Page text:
This Ohio Bill Gives Students Religious Exemptions for Facts

Photo: Martin Bureau (Getty)

This week part of Ohio’s state legislature decided students have a right to be wrong when it comes to their religion; screw whatever those nutty scientists say!

On Wednesday the Ohio House of Representatives passed the “Student Religious Liberties Act,” a law prohibiting students from being penalized when their work is scientifically incorrect so long as they attribute it to their religious beliefs, a local news outlet reported. Rather than using silly metrics based on logic and demonstrable facts, teachers should instead grade students on “ordinary academic standards of substance and relevance” in these cases according to the bill. It doesn’t elaborate on how to parse that brazenly doublespeak decree.

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The bill now moves on to the state’s Republican-controlled Senate for the final OK.

With this legislation, any religious content a student includes in their homework or other assignments can’t be considered incorrect regardless of whatever that content may contradict. So, for instance, if a test asks what started World War II, and a student claims it was the flying spaghetti monster—as, after all, this invisible cosmic being has used its noodly appendages to orchestrate mankind’s history behind the scenes since it created the life, the universe, and everything—then they legally can’t be marked wrong.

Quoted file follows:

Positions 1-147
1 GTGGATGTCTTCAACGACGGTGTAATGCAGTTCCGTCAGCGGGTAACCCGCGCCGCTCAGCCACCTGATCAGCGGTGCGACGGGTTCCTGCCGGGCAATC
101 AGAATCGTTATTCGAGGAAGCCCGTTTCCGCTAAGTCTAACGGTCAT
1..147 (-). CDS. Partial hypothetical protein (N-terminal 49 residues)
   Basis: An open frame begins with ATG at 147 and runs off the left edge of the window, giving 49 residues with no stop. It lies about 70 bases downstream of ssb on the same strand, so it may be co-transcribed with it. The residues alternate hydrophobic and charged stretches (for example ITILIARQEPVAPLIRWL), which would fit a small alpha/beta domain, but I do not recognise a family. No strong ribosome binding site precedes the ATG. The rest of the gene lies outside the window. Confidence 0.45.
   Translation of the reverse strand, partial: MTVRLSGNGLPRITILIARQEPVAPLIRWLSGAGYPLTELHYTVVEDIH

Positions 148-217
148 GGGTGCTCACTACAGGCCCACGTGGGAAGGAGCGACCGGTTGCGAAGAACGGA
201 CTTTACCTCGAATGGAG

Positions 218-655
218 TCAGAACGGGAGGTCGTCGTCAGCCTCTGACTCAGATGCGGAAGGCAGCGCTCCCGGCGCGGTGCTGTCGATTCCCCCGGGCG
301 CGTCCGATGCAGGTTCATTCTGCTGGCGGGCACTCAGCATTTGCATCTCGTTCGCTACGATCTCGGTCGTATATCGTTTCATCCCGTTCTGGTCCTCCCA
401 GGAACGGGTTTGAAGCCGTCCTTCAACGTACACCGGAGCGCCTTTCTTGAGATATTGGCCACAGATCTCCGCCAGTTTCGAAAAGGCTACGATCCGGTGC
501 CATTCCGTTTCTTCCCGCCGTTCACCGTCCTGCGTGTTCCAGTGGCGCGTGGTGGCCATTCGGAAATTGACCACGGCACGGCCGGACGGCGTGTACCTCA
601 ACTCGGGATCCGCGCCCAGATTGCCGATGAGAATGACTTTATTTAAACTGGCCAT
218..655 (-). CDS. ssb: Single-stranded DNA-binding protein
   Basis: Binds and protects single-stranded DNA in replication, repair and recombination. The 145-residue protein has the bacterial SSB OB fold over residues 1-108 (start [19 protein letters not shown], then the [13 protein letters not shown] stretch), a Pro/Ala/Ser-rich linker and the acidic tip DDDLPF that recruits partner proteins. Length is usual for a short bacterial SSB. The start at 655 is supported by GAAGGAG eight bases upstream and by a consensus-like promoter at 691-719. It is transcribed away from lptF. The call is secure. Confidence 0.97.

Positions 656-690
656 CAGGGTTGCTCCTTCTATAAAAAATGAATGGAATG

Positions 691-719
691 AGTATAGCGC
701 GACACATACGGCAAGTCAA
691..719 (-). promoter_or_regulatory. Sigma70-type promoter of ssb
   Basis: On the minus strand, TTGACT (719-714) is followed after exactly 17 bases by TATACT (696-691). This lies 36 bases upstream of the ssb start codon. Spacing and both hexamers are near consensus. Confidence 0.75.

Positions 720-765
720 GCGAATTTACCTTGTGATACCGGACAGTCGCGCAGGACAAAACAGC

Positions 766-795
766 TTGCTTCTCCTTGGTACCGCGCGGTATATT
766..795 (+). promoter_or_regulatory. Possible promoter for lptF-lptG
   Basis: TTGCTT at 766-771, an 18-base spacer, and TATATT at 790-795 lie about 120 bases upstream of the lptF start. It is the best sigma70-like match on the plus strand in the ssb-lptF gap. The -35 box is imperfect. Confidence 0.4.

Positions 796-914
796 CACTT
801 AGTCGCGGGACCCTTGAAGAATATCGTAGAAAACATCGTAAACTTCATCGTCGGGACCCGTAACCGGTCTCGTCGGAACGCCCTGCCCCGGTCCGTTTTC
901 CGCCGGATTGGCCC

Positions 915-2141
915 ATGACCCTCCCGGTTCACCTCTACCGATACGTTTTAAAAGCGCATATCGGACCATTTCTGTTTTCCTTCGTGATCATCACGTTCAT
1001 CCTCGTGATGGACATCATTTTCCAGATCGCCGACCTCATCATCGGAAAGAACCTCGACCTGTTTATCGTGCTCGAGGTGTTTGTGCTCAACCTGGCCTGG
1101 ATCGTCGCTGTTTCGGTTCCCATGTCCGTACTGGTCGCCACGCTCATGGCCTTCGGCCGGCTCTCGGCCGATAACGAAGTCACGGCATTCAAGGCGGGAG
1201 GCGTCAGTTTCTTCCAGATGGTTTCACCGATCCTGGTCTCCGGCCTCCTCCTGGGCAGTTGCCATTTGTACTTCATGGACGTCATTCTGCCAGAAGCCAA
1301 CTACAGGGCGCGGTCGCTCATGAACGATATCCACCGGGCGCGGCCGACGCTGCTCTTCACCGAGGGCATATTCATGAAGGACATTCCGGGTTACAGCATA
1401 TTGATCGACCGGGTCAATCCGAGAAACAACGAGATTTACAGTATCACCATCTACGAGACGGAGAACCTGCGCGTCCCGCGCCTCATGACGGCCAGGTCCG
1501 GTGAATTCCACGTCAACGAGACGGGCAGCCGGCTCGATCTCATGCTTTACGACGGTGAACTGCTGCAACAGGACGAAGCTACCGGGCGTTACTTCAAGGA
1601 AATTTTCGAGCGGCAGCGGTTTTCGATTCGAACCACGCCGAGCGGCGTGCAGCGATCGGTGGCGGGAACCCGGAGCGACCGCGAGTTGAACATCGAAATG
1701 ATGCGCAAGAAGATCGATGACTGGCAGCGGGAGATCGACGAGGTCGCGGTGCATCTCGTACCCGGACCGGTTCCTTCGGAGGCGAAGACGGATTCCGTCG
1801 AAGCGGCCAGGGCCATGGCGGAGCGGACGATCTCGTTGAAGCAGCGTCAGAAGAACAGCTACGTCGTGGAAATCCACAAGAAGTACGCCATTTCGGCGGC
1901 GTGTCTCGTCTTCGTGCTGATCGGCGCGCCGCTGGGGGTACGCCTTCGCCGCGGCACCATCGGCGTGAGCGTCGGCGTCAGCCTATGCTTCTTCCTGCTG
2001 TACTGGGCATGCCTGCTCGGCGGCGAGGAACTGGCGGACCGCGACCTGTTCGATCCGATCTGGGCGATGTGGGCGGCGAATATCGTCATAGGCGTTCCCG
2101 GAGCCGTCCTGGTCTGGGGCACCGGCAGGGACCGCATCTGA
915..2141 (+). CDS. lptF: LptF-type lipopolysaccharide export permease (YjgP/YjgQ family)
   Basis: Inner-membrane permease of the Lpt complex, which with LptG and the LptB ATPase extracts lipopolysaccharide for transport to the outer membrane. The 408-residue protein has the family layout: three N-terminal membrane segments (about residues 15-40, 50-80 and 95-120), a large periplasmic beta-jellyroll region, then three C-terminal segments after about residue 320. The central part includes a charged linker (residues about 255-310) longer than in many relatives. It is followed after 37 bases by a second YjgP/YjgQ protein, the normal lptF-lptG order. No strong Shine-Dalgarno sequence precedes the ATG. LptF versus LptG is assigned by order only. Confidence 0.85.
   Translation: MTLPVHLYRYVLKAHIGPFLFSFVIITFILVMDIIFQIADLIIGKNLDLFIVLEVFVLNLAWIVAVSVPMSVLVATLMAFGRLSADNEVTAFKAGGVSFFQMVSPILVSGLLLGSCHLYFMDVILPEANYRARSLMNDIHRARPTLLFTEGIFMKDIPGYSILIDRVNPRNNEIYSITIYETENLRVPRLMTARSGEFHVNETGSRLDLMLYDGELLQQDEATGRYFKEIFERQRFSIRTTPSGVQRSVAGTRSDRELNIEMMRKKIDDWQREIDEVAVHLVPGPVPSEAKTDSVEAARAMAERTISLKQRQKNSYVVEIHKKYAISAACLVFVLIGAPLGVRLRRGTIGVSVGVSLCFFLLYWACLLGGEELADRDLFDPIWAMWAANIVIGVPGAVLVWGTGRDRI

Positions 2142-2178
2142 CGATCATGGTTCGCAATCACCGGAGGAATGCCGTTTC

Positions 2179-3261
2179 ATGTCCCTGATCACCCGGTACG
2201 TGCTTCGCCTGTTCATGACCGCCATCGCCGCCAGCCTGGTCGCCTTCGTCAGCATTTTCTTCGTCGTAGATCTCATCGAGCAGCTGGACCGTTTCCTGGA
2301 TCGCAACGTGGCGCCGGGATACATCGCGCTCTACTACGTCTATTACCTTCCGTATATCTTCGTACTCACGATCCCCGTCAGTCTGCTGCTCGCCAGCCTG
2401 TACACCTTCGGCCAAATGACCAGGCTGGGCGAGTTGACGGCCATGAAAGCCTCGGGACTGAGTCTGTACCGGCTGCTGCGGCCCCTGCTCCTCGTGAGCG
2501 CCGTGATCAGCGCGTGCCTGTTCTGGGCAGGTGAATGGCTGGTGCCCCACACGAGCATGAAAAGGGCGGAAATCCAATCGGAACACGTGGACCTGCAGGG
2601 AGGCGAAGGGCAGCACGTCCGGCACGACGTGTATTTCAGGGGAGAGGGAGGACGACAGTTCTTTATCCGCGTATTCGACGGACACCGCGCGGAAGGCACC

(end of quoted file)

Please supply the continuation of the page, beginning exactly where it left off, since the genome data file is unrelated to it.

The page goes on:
Or if, say, you were part of a religion I just founded after hearing this news that believes all written numbers are demonic iconography that summons tiny gremlins who will stop at nothing to burrow into your eyeholes, countermand your brain, and force you to reenact viral TikToks in perpetuity, then I guess sorry Miss Sanders but Timmy can’t do his math homework. Ever.

Also, Fridays are a no-go too. They’re a holy day, after all, celebrating the birth of our Lord, Savior, and ultimate global executioner a la Godzilla-style carnage and mayhem: Mark Zuckerberg.

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[WKRC]

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Alyse Stanley

Gizmodo weekend editor. Freelance video game reporter. Full-time disaster bi.